Click to view on the App Store
iCompute, the digital computing scheme of work for primary schools, is proud to announce the launch of its iPad app on the App Store this week.
iCompute for iPad is a digital primary computing scheme of work matched to the algorithms and programming objectives of the 2014 National Curriculum for Computing at Key Stage 1 and Key Stage 2. Designed and authored by a computer scientist and primary computer science master teacher, it provides step-by-step lesson plans and all the materials schools needs to teach primary computing creatively and with confidence from Year 1 to Year 6 using iPads. iCompute has been specifically designed to teach the teacher, as well as the pupils, with innovative and engaging activities that use the very latest tools and technologies.
Liane O’Kane, founder and author of iCompute comments: “We are so pleased that our iPad app is now available on the App Store. As a leader in providing innovative digital educational curricula and materials, it’s fantastic that teaching primary computing using iPads just got easier for schools. We were the first UK company to provide a primary computing scheme of work and lead the way in providing innovative, engaging and challenging teaching materials and resources that improve teaching and learning in computing. Our iPad app is the first of many to come. Watch this space for our forthcoming, fab, programming app for Key Stage 1!”
For more information, please visit www.icompute-uk.com or
Teach primary computing with iPads
Our best-selling iPad pack is now available in the Cloud!
Instant access to comprehensive lesson plans and all the resources schools need to teach primary computing using the very latest apps with iPads.
We have big plans for our iPad pack and will soon be adding a new pack – iInvestigate – step-by-step lesson plans and resources for enhancing Primary Science using iPads.
The new primary computing curriculum becomes statutory in September with the introduction of the National Curriculum for Computing at Key Stage 1 and Key Stage 2. Primary schools are now beginning to think seriously about, not only how to teach this new subject, but what it means for them in practical terms. I’m being asked lots of questions in the run-up to its introduction, the most common, aside from improving subject knowledge, being: Should it be taught in a cross-curricular way or discretely? How long for? What about new hardware/software? How will they cope with pupil support?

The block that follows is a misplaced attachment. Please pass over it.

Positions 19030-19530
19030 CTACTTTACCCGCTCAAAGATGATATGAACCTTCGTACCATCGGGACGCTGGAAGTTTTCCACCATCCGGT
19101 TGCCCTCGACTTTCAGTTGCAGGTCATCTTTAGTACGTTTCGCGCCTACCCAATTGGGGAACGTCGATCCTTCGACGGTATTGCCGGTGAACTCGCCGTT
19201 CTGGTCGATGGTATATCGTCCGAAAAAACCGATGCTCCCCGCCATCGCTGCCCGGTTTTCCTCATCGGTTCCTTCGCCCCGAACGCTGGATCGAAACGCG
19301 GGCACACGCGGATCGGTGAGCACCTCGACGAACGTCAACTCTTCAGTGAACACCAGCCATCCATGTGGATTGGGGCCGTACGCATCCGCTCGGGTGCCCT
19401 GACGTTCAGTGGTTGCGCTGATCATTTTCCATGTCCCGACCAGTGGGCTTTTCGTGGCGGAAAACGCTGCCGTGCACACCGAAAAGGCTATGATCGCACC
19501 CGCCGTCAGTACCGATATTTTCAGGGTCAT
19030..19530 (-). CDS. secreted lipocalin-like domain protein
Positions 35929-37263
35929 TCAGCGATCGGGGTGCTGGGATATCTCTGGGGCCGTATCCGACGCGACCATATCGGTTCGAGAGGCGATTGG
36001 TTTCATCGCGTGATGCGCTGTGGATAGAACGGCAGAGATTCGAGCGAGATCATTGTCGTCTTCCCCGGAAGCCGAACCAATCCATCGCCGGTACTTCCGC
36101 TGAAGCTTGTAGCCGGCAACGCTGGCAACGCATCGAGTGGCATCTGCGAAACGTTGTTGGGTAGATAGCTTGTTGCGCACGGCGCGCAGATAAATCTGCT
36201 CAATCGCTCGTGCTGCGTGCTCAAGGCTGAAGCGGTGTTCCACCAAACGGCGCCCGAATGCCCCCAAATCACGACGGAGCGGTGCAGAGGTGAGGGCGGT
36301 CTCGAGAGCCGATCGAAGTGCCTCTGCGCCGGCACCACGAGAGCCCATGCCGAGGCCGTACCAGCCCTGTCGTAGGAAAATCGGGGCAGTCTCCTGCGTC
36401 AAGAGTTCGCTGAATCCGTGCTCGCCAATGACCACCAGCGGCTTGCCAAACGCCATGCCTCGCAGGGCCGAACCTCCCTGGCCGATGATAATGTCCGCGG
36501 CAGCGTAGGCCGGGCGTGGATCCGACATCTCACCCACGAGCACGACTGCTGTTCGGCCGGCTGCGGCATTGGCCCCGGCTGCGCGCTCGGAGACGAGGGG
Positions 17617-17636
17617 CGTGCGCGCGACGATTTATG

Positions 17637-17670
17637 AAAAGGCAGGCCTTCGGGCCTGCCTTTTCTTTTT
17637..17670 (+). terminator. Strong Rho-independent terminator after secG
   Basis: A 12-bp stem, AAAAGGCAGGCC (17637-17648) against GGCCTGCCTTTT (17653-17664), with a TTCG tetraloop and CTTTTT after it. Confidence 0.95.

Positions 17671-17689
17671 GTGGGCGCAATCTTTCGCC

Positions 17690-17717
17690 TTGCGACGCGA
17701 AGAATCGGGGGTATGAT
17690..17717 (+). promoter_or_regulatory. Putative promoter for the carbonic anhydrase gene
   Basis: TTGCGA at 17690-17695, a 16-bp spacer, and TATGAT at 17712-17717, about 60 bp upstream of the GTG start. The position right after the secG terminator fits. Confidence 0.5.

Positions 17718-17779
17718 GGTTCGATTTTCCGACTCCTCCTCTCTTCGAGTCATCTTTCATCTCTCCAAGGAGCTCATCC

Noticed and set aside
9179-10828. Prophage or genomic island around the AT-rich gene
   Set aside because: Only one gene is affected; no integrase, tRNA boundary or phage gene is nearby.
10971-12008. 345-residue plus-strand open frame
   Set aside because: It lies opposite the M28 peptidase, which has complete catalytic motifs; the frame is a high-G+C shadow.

I’ve been teaching computing to primary children for a long time and here are some of my tips for what you will (and won’t) need; along with advice on how to manage your class and some possible teaching techniques you could use when you start teaching computing in September.
Computing is not just for boys
One of the reasons the new primary computing curriculum is being introduced is to address the issue that far fewer girls than boys study computer science in further and higher education and are therefore under-represented in industry. There’s a perception that computer science is a bit of a boys subject and various laudable, although I feel somewhat patronising, efforts to ‘get girls coding’ usually take the form of designing activities that play to stereotypes: dressing up etc. I’ve been teaching primary computing for a long time now and I’ve yet to have a single girl not be engaged in my lessons; although I do accept that this could largely be influenced by the fact that it is me teaching them. And I’m about as girlie as you can get. It’s difficult to judge which question I get stopped and asked most about in school – ‘Are we doing computing today?’ or ‘Where did you get your shoes?’
Worried your pupils will be ahead of you in computing?
The new National Curriculum for Computing at KS1 and KS2 is, arguably, one of the few subjects that primary teachers fear their pupils will know more about than themselves.
A question I frequently get asked is ‘How do you cope when the children know more than you do’? As a Computer Scientist, it takes a lot to out-geek me but I know many teachers feel they have no hope of keeping ahead of the children they will be teaching.
There’s no need to. Children seemingly racing ahead with what look like quite sophisticated software and systems is no guarantee of them making progress in computing; because you’re teaching them much more than just programming. Here are a few tips on how to facilitate learning in computing whilst not holding your pupils back.
Computing Skills Progression
This post has been superceded by How to Plan a Primary Computing Scheme of Work
Computing in Primary Schools
The primary computing curriculum became statutory in September 2014 and across the country teachers and schools are having a meltdown. Here’s a new subject teachers have never been trained to teach and they have to teach children from the age of 5 how to ‘code’.